June 22, 2003
June 22, 2003
June 25, 2003
8.1197.1 - 8.1197.9
Thermodynamics of Living Systems A Fundamental Course for Biological Engineering
George E. Meyer
Biological Systems Engineering University of Nebraska 250 L.W. Chase Hall Lincoln, NE 68583-0726 firstname.lastname@example.org
A thermodynamics course specifically for engineering disciplines that deal with living systems is offered at the University of Nebraska. Traditional thermodynamics courses are taught in the mechanical engineering and chemical engineering departments, but concentrate primarily on physical systems and processes. The Biological Systems/Biological Engineering discipline requires study of thermodynamics of living systems as a pre-engineering foundation course. The course outline begins the normal way for a traditional thermodynamics course with discussion of basic concepts and properties of pure substances (water and freon). A detailed treatment of the first law illustrates applications to food and energy, psychrometrics, bio-mechanics, and human blood flow, with problems. Introductory heat transfer is presented with live demonstrations of heat transfer modes using a thermal imaging camera and infrared thermometry in the classroom. The second law also covers entropy production in biological systems and simple biological cycles. The course also covers refrigeration, heating, cooling, and those physical systems that would be used by biological engineers. Introduction of bio-chemical thermodynamics is also presented. An introduction to Gibbs energy is followed by elementary application problems in plant and mammalian bio-systems.
Presentation of thermodynamics with an extensive cosmological view of nature, biology, and the environment is given by Katchalsky and Curran 1, Valsaraj 2, and Kondepudi and Prigogine 3. These are vast works, not introductory student material, requiring a lot of preparation. Thermodynamics has been a primary engineering science. Engineering disciplines, which have emphasized living systems include: Agricultural Engineering (AE), Biological Systems Engineering (BSE), Bioengineering (BE), Environmental engineering within Civil Engineering (CE), and Biochemical Engineering (ChE). BSE is a broad discipline which focuses considerably on biological, food, biomedical, the treatment and/or utilization of waste streams, and biochemical processing emphasis areas.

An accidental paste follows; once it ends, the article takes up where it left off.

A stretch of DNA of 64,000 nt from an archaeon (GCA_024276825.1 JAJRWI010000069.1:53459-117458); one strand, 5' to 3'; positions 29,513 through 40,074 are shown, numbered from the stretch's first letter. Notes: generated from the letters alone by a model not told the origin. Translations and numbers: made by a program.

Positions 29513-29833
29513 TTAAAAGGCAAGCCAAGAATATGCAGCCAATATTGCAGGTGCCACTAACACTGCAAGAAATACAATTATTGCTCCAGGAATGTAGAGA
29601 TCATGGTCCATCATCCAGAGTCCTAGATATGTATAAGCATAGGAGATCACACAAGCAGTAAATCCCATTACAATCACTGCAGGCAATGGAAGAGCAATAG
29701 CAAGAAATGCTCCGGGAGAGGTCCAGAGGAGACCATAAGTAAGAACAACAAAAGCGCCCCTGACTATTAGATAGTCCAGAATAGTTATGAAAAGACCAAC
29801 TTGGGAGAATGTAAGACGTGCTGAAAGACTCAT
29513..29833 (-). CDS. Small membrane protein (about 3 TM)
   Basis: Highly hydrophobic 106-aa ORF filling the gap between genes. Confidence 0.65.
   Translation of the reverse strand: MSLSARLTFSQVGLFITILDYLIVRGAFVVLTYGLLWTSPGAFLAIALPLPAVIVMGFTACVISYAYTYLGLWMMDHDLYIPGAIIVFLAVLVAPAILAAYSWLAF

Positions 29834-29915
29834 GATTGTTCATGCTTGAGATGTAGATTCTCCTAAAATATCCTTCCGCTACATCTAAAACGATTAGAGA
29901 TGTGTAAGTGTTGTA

The thermodynamics of living and environmental systems might be covered, utilizing all or parts of two or three existing courses taught in various engineering and chemistry departments.
“Proceedings of the 2003 American Society of Engineering Education Annual Conference & Exposition Copyright © 2003, American Society for Engineering Education”
Meyer, G. (2003, June), Thermodynamics Of Living Systems Paper presented at 2003 Annual Conference, Nashville, Tennessee. https://peer.asee.org/12120
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